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Uncovering America's methamphetamine history; PA Early Intervention programs vital for child development; measuring long-term impact of the O.J. Simpson trial on media literacy.

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President Biden's name could be left off the ballot in Alabama and Ohio, the Justice Dept. mandates background checks for gun show purchases, and Iowa Gov. Kim Reynolds moves to allow state police to arrest undocumented migrants.

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Housing advocates fear rural low-income folks who live in aging USDA housing could be forced out, small towns are eligible for grants to enhance civic participation, and North Carolina's small and Black-owned farms are helped by new wind and solar revenues.

EPA: PA Falling Far Behind Bay, Waterways Cleanup Plan

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Monday, June 15, 2015   

HARRISBURG, Pa. - Pennsylvania is falling far short of its commitments to clean up local rivers and streams. That affects the quality of life for all of the Commonwealth's residents, and conservation groups say it has to change.

According to the Environmental Protection Agency, the state's progress on an agreement for cleaner water is far behind where it needs to be. Harry Campbell, executive director of the cbf.orgChesapeake Bay Foundation's Pennsylvania office, said the state has reduced the phosphorus from farm and residential runoff, but more needs to be done on nitrogen and sediment.

"These water bodies, these rivers and streams are vital to our economy, our health, our communities and quality of life," he said. "By meeting this challenge, we can put PA on a path for clean water for generations to come."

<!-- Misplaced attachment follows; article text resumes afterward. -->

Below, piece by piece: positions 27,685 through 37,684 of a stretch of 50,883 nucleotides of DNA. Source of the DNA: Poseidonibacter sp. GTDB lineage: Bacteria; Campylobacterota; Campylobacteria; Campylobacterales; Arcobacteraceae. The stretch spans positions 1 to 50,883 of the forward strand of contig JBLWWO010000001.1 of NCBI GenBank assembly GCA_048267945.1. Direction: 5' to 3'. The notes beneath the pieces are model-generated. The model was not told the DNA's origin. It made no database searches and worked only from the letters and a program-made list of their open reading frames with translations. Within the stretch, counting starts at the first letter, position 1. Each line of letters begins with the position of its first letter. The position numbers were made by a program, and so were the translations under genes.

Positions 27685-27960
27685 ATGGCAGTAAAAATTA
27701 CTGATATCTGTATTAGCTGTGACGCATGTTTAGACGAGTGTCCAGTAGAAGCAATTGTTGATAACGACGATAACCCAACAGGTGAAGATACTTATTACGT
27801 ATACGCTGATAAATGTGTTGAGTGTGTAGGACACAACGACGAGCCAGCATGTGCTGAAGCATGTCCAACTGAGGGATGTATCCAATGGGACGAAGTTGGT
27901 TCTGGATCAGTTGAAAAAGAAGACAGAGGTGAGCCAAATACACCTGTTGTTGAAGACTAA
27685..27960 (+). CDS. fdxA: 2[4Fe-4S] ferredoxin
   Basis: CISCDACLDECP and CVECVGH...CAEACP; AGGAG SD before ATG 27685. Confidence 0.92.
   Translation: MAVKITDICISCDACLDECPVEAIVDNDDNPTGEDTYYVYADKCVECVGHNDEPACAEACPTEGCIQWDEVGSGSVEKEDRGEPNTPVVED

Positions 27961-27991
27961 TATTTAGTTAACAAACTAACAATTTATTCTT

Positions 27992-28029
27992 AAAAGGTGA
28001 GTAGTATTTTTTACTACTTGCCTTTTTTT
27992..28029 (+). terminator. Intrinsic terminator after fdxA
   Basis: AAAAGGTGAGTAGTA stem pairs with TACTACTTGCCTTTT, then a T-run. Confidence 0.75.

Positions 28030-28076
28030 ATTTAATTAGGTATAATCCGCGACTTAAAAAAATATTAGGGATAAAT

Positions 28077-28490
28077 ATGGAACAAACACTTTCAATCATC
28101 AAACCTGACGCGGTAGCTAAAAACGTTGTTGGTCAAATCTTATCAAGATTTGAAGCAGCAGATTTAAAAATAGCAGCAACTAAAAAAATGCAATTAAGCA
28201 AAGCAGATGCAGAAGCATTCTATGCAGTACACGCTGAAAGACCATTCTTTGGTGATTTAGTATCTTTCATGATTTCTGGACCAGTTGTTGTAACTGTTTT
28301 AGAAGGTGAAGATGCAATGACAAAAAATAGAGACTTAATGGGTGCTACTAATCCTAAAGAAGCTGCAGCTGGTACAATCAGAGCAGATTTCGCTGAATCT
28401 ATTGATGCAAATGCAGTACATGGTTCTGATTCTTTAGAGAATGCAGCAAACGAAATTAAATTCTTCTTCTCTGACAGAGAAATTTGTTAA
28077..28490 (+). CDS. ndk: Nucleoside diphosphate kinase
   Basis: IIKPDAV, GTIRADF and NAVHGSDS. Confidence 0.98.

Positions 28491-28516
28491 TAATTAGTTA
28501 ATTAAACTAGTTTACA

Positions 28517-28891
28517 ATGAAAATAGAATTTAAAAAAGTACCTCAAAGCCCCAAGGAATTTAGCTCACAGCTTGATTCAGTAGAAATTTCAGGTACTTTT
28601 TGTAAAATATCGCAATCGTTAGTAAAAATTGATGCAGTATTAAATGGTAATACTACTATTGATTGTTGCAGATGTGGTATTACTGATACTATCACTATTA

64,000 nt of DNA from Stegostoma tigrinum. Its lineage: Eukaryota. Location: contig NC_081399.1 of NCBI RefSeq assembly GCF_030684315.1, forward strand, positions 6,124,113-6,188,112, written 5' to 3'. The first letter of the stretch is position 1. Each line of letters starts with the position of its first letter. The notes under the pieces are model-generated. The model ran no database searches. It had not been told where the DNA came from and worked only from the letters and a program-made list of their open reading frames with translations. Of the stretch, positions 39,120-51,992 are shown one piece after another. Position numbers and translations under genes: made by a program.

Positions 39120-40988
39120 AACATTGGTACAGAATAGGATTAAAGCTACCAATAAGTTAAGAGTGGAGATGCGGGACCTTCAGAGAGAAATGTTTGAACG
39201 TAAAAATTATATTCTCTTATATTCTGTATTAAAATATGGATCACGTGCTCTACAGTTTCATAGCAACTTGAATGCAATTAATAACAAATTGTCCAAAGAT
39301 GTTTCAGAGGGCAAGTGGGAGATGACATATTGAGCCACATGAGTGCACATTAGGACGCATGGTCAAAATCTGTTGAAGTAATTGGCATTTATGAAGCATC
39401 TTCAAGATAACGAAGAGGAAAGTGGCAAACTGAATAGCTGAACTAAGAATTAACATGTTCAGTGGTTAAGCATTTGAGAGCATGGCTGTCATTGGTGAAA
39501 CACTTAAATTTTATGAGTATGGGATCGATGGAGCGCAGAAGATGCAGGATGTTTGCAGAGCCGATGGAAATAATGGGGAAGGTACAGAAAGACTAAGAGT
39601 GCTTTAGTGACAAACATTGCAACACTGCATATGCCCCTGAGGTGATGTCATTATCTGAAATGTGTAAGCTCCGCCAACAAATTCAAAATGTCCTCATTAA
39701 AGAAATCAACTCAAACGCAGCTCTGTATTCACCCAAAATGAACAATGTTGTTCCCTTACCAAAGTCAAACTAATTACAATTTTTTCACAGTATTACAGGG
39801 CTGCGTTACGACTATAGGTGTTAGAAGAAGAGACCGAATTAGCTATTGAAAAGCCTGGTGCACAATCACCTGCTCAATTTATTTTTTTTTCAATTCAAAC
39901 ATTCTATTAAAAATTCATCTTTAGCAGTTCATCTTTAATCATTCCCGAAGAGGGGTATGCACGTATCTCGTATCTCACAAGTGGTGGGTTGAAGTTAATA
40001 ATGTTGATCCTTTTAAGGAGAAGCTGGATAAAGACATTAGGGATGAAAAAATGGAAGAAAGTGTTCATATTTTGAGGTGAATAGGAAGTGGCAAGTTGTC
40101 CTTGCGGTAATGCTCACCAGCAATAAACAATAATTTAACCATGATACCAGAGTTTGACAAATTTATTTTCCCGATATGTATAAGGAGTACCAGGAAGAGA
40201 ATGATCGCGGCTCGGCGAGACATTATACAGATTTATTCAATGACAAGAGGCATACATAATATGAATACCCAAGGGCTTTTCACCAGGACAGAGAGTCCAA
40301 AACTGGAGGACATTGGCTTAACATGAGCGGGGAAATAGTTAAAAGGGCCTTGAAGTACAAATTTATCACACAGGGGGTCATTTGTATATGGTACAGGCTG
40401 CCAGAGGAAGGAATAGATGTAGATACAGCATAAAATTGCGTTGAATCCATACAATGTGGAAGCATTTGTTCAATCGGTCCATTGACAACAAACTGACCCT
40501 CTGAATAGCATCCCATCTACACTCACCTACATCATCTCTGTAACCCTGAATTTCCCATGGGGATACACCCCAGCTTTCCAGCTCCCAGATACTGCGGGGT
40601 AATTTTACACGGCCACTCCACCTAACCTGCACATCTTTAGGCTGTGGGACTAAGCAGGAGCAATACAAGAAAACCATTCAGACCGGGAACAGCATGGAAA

The good news, Campbell said, is that simple steps such as buffers next to the streams and better systems for handling animal and municipal waste have been proved to bring dramatic improvements in water quality. He said they can bring back impaired rivers and streams.

"Nutrient pollution as well as sediment pollution is a leading cause of that pollution," he said, "and agricultural runoff and urban/suburban runoff are two of the top three sources of impairment."

The Susquehanna watershed supplies half of the fresh water in the bay. Campbell stressed that Gov. Tom Wolf inherited the problem, but added that the state has to start leading a coordinated and aggressive effort by all the stakeholders.

Campbell said homeowners can take steps such as planting trees and gardens that slow down and filter runoff. Similarly simple steps by farmers can have a huge impact, he said.

"Getting cattle out of streams," he said. "When we remove them from the streams, plant some trees, some vegetation along that stream bank, give them an alternative watering source and design stream crossings, a number of environmental improvements occur."

Some farm lobbying groups, real-estate developers and their allies in office argue that the clean-water plans are a form of over-regulation. However, according to a study done for the Chesapeake Bay Foundation, cleaning the waters would add more than $6 billion to the economy.

More information from the Chesapeake Bay Foundation is online at cbf.org. EPA findings are at epa.gov.


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